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I've developed an implementation for UDP hole punching that works for most use cases that I've come across. However, one of our offices has a network configuration where we have two ISPs providing us with internet for redundancy. This is set up to load balance between the two lines, so that whenever you make an outbound connection to something, it's pot luck which line you make that connection on. Obviously each line has its own external IP address, and my software has no knowledge of what that address is, or which it's using.

I believe this is stopping UDP hole punching from working. I connect to the known connection server that I'm running on AWS via one IP address, but when my software is told to connect to a peer somewhere else in the world, it may try and connect to that peer on the same IP as it did to the connection server, or it may use the other one, in which case it won't connect.

Is there a solution to this, or does the dual external IP addresses mean that UDP hole punching will never be reliable?

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    "does the dual external IP addresses mean that UDP hole punching will never be reliable?" UDP hole punching is never reliable in the first place. – Ron Maupin Jul 30 at 11:39
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UDP hole punching works by an external broker service passing back the NATed public IP:port combinations to the actual communicating parties. Those combinations are the ones that are actually used, so yes, it should also work when a NAT router uses a public IP pool instead of a single IP.

However, UDP hole punching can't work if one or both NAT routers use restricted cone NAT. With that, the source IP:port is checked on inbound NAT, and when it doesn't match the establishing parameters the packet is dropped. Likely, this is what you're seeing.

UDP hole punching can be used in a 'known' environment. In an ad-hoc scenario it's a matter of luck and far from reliable. With older routers it might mostly work but no so much with newer ones with stricter security. Chances are, things get worse for you over time.

There are various solutions for your problem, most prominently:

  • VPN (pro: best overall approach, con: most demanding setup)
  • configured port forwarding (destination NAT; pro: low effort, con: each p2p link requires separate handling)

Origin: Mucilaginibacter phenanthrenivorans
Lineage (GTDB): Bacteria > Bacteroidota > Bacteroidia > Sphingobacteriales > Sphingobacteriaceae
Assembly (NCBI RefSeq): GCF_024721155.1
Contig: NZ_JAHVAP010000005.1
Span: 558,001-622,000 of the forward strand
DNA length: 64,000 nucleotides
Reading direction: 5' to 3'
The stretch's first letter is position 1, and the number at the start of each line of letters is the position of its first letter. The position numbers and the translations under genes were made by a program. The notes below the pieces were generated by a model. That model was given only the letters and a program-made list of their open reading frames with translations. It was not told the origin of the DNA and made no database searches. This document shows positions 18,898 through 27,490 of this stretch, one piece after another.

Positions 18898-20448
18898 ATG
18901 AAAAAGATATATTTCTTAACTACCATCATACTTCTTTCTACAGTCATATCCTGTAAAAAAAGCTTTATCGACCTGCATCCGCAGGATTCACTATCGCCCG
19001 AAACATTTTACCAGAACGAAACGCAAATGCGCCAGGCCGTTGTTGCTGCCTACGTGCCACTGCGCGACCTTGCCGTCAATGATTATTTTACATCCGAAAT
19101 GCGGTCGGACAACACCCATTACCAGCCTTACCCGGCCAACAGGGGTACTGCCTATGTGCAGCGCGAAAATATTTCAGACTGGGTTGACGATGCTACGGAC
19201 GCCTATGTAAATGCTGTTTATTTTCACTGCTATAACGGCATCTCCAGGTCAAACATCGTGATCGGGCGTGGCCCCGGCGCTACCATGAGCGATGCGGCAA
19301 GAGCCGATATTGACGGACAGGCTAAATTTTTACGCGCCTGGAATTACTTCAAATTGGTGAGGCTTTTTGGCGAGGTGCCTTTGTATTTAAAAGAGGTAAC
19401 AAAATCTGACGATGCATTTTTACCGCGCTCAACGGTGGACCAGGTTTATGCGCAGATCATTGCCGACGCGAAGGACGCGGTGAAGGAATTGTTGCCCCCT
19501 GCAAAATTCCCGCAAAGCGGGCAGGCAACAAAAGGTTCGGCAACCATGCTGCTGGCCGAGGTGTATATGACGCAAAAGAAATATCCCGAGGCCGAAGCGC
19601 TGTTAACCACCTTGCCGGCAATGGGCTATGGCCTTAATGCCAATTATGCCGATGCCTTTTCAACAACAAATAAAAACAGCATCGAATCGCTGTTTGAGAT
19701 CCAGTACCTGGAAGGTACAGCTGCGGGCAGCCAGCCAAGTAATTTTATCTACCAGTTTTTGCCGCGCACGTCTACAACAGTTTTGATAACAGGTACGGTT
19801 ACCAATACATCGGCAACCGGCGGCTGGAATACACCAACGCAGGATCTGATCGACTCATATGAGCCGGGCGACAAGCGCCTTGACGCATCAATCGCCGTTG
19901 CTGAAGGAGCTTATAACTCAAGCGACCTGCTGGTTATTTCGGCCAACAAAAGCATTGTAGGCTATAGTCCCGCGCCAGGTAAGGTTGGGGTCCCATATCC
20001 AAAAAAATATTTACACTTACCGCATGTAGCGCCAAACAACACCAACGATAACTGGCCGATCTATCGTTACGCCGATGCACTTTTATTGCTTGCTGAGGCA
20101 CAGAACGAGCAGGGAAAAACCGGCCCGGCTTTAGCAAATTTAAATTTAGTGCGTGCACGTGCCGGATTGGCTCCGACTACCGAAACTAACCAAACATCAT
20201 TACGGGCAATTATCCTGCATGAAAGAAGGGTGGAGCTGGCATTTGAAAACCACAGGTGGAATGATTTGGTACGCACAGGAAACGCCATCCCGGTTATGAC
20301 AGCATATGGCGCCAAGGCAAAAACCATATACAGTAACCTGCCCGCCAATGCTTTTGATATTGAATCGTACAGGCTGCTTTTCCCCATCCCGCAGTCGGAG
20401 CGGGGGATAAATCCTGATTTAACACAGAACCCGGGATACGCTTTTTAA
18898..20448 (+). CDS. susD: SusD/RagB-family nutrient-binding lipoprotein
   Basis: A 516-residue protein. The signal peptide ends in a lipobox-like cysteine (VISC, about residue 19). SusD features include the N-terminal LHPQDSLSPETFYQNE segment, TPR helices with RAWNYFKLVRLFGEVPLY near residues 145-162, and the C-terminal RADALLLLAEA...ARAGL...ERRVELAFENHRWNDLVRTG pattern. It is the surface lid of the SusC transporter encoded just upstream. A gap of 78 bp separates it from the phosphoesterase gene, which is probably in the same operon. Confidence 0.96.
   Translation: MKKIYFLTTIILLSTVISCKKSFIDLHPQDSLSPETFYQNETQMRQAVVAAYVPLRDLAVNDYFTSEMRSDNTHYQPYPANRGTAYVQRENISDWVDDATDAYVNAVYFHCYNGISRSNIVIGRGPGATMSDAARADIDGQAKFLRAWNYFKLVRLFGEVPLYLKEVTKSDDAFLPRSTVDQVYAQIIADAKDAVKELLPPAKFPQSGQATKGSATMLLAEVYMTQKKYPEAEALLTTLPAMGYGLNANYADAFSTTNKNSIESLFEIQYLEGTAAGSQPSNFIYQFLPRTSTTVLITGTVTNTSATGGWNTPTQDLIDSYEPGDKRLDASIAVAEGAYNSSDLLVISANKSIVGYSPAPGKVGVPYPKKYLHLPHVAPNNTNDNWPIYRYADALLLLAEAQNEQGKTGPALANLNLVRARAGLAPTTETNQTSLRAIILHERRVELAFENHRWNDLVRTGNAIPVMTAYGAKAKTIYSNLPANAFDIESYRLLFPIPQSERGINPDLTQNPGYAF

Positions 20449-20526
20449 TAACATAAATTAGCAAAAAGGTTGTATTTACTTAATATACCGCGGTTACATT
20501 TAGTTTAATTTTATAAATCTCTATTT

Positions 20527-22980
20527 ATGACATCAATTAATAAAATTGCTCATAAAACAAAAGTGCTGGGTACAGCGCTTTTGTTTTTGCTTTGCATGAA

• a centralized, active broker service that relays the communication (pro: little to no effort on the user side, con: requires external service and integration into application protocol)
  • Thanks for the detailed reply. My understanding of what I've done (which obviously may well be incorrect!) was that when I connect to the broker, I would need to connect to it using the same external IP as when I connected to a peer. Eg, if I connect to the broker service using 1.2.3.4:5000, that informs my NAT that if it receives something back via that ip:port to send it back to my PC. However, if I then try to connect to a peer using a second external IP, say 5.6.7.8:2000, that is now a new connection, and so the hole punching won't work. Is that not correct? – Steve Hardingson Jul 30 at 12:54
  • I should mention that this does work roughly 50% of the time, and I only see it not work when I see my software connect to the broker via a different IP, hence my suspicion here. – Steve Hardingson Jul 30 at 12:55
  • @SteveHardingson You're not quite there: sending from A 1.2.3.4:5000 to broker:1000 makes the NAT router map inside 1.2.3.4:5000 to outside 2.3.4.5:6000 - that is sent to the broker. The broker then tells B to send to 2.3.4.5:6000 which the NAT router maps back to 1.2.3.4:5000 regardless - voilá. With restricted cone, that mapping is valid for the broker's IP only and you're out of luck. – Zac67 Jul 30 at 14:30
  • If that's the case, would I expect to see this working some of the time, but not others? Sounds like if that was the issue it would just not work at all? Is there any mechanism for determining what type of NAT I'm behind? – Steve Hardingson Jul 30 at 15:48

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